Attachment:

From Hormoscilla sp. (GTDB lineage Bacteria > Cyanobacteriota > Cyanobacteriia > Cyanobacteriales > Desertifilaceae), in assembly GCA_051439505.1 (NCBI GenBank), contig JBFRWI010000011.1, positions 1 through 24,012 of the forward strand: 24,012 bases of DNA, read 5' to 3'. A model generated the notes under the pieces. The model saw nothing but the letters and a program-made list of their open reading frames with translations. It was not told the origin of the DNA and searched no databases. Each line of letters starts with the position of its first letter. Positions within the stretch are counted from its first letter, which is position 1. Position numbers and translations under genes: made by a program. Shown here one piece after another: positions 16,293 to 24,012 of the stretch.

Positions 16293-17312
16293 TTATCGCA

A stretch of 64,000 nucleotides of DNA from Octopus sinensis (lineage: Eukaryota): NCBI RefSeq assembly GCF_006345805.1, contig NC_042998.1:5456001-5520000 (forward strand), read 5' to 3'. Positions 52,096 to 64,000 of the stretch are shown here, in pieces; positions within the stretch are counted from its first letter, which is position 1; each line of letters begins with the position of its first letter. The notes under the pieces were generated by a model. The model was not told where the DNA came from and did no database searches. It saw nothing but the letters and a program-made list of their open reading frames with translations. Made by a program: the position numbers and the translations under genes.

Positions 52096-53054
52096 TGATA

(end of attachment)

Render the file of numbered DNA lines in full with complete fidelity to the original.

From Hormoscilla sp. (GTDB lineage Bacteria > Cyanobacteriota > Cyanobacteriia > Cyanobacteriales > Desertifilaceae), in assembly GCA_051439505.1 (NCBI GenBank), contig JBFRWI010000011.1, positions 1 through 24,012 of the forward strand: 24,012 bases of DNA, read 5' to 3'. A model generated the notes under the pieces. The model saw nothing but the letters and a program-made list of their open reading frames with translations. It was not told the origin of the DNA and searched no databases. Each line of letters starts with the position of its first letter. Positions within the stretch are counted from its first letter, which is position 1. Position numbers and translations under genes: made by a program. Shown here one piece after another: positions 16,293 to 24,012 of the stretch.

Positions 16293-17312
16293 TTATCGCA

A stretch of 64,000 nucleotides of DNA from Octopus sinensis (lineage: Eukaryota): NCBI RefSeq assembly GCF_006345805.1, contig NC_042998.1:5456001-5520000 (forward strand), read 5' to 3'. Positions 52,096 to 64,000 of the stretch are shown here, in pieces; positions within the stretch are counted from its first letter, which is position 1; each line of letters begins with the position of its first letter. The notes under the pieces were generated by a model. The model was not told where the DNA came from and did no database searches. It saw nothing but the letters and a program-made list of their open reading frames with translations. Made by a program: the position numbers and the translations under genes.

Positions 52096-53054
52096 TGATA